Families could be at significant risk if they are not provided with proper income protection, advisers have warned.
Jeff Woods, business development director at Sesame Bankhall Group, said advisers could offer significant value to clients by discussing what sort of protection policies are available to breadwinners and those at home.
He said often income protection is provided in the workplace for individuals, but they have not been made aware of it.
Even then he said it is important for advisers when discussing houseperson's cover with clients.
According to Mr Woods, if one family member is working and the other is not, or has stopped work to look after young children, taking out houseperson's cover could help provide support for that individual should they become ill.
He explained: "Houseperson's benefit could provide an income of £1,000 a month to help cover the costs of running a home.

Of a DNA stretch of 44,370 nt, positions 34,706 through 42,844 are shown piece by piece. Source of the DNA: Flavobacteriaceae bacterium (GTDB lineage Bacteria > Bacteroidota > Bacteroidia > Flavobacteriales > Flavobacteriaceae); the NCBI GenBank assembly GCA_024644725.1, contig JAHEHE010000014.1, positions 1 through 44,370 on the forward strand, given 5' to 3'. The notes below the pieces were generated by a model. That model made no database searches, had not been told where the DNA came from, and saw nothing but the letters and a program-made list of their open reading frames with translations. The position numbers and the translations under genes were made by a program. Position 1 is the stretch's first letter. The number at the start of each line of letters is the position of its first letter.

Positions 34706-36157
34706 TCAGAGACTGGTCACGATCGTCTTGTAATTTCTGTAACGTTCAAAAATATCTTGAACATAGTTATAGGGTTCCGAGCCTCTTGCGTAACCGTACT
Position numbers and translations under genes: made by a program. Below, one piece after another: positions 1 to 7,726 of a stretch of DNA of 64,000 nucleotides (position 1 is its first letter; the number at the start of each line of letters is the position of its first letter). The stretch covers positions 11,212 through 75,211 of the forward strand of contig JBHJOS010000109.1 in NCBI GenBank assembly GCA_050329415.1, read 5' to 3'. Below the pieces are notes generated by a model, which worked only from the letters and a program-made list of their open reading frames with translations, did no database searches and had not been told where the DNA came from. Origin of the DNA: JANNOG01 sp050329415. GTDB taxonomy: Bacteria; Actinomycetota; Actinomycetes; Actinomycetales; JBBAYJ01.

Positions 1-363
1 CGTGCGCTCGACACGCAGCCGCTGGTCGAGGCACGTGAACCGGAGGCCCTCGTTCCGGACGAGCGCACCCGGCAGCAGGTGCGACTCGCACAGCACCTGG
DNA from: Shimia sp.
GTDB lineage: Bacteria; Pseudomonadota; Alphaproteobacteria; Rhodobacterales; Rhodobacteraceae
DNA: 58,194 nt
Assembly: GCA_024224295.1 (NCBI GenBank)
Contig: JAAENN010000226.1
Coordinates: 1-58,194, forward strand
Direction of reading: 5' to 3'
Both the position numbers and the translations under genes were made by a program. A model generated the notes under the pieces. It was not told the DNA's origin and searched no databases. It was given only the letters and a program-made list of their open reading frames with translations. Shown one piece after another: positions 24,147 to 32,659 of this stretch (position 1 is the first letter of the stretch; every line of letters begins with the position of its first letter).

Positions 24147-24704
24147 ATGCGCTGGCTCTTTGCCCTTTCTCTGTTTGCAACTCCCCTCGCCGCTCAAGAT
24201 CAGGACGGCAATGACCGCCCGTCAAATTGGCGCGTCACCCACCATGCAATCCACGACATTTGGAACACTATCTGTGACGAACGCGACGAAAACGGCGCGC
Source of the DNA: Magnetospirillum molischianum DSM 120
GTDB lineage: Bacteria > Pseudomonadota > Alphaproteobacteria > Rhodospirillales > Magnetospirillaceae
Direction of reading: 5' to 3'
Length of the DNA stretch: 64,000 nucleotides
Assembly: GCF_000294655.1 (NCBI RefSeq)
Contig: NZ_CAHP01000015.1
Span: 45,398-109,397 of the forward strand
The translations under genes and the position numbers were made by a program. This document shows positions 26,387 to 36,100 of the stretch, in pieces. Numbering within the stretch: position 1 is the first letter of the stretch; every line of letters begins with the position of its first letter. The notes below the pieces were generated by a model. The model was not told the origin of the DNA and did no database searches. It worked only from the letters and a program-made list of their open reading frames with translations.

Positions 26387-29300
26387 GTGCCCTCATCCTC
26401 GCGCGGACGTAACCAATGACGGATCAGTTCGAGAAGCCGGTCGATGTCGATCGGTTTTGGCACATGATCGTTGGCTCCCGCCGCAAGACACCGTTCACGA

"In most instances, the main breadwinner has no option but to continue to work and this money could help pay for a housekeeper or childcare in the event the houseperson is too ill to undertake their usual daily activities."
Even if the houseperson has no cover, it is worth the main breadwinner having their own policy in place should the worst happen to their partner.
This happened to a client of Meena Ibrahim, independent protection adviser at Drewberry. She said: "Many of our clients are looking for peace of mind.
"One of my clients, Paul Pantony, became a single father to his daughter, when his partner of 21 years passed away.
"For him, income protection was important. The knowledge he has cover to help him and his daughter should he ever fall ill has been of enormous benefit to him, and lifted a real weight off his shoulders."
It is also less expensive than clients might think, as the Association of British Insurers' infographic shows, and can be exceptionally valuable in terms of helping to boost weekly income for the household.
ABI: Average premium and payout with and without IP
Their comments came as Johnny Timpson, protection specialist at Scottish Widows, said simpler life, income protection and critical illness products should be a priority to build on this year’s public engagement successes.
He commented that protection providers and advisers needed to scrutinise their practices in 2017 to remain relevant to an ageing population.
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